Sunday, September 09, 2012

The Value of a Solid Athlete

There is something to be said about photographic technique, mechanics, and style. But when shooting action sports none of that is going to do you any good if your athlete is sub par. Over the years I have had the opportunity to shoot with great athletes and terrible ones. I decided to put together three key things I look for when choosing who to go out and ski/climb/run/whatever with when shooting using a close friend of mine, Jer Valentiner, as an example.

Black and White by Dustin Butcher (dbutcher) on
While he was living in Boulder, CO we went for a hike around Berthoud Pass to get this shot.
1. A Good Athlete
First of all, your athlete/model must know what they are doing. This should seem obvious, but I wanted to put it out there anyway. I have some great photos of crappy skiers that will never be used anywhere because of the awkward position of their arms or something silly like that. Now don't get me wrong here - I am not saying you should only shoot professionals. Instead, go out with some friends that can really get it done. Jer and I got into backcountry skiing and climbing together. We communicate very well with one another. In fact, I would say that I work better in the backcountry with Jer than with anyone else.  He is not a professional athlete, but he sure can ski. He has a beautiful telemark turn that photographs really well. Some of the earliest pictures I had published were taken of him just while we were out skiing before class (or sometimes during class). Your athlete doesn't need to be a pro, but they do need to be good. You need to know that when he/she gets into position in that perfectly composed shot you have worked for that they are going to look like they know what they are doing and look good doing it.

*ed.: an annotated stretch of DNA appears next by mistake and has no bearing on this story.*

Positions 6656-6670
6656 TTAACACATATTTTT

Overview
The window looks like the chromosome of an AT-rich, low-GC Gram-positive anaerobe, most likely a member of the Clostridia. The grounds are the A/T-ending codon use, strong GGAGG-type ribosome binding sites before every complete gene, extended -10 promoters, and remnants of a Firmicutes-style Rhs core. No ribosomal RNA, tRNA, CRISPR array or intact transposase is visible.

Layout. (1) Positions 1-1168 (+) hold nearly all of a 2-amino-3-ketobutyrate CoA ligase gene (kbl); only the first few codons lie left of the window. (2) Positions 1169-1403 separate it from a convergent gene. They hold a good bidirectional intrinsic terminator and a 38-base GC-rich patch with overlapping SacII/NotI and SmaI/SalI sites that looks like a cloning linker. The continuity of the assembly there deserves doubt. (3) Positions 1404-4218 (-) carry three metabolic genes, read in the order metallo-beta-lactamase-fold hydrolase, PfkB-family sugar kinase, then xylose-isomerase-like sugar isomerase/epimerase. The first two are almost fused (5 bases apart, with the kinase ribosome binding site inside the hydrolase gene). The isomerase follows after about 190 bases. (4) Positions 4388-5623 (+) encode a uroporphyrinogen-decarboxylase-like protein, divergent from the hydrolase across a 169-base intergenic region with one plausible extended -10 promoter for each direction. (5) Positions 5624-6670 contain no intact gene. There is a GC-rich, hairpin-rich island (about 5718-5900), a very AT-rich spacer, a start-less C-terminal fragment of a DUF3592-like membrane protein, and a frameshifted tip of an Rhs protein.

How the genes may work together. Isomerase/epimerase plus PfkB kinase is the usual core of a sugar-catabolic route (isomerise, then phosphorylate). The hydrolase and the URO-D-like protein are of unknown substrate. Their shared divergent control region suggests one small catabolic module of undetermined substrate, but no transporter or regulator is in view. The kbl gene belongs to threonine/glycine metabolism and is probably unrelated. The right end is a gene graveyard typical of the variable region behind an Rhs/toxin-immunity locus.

Contrast by Dustin Butcher (dbutcher) on
Who wouldn't be psyched to have their picture taken on a day like this?
2. Psyched to Have Their Picture Taken
Your athlete needs to be psyched to have their picture taken. I have some ski partners that are amazing skiers or mountaineers that I don't even bother shooting because they are not patient enough to wait for the shot. They just want to ski. That's fine, but they aren't going to be high on my list next time I want to go shoot a ski trip or mountaineering objective. On the other hand, Jer loves to have his picture taken. He is amped to be out there in front of the camera. He always calls me before we head out to ask what he should wear, what skis to use, etc. He understands that these things are important to a solid photograph and is willing to do what it takes to get it. Simple things like that mean he is the first one I call when it is time to get out and do something rad.

Gold by Dustin Butcher (dbutcher) on
Jer. In silhouette form. Working hard.
3. Willing to Work to "Get the Shot"
A great photo is hard work. Sometimes we get lucky and just happen to shoot when things align perfectly. But you can't build a career on luck. Instead, you need to work to create that luck. Sometimes it means waking up at ungodly hours to get to the right spot at the right time. Sometimes it means hiking even further to get in position once you have scoped the shot. Whatever it is, your athlete needs to be into it. This has never been a problem with Jer. The psyche to have his photograph taken extends to waking up earlier, walking further, making that right-handed slash turn in exactly the right place, skiing a different line, cutting that line short, whatever. This is such an important aspect of having a good photo athlete. Without it you are going to have great compositions with average movement through them. 

Untitled by Dustin Butcher (dbutcher) on
Aside from his stoic appearance in this photo, he is actually quite the pleasant person to be around.
I have worked with many great skiers, climbers, runners, hikers, and more over the years, but I chose Jer to highlight here because I think he is someone that really hits all of these points so well without being a paid professional. He is a great skier that loves to be in front of the camera and is amped about working hard to get the shot. I think he loves to be published, but more than that I think he is just a super supportive friend that is happy to get the occasional printed photo in the mail or mention on the blog (here you go, Jer).

Consider these three points when you plan your next trip, shoot, expedition, whatever. You will be glad you did.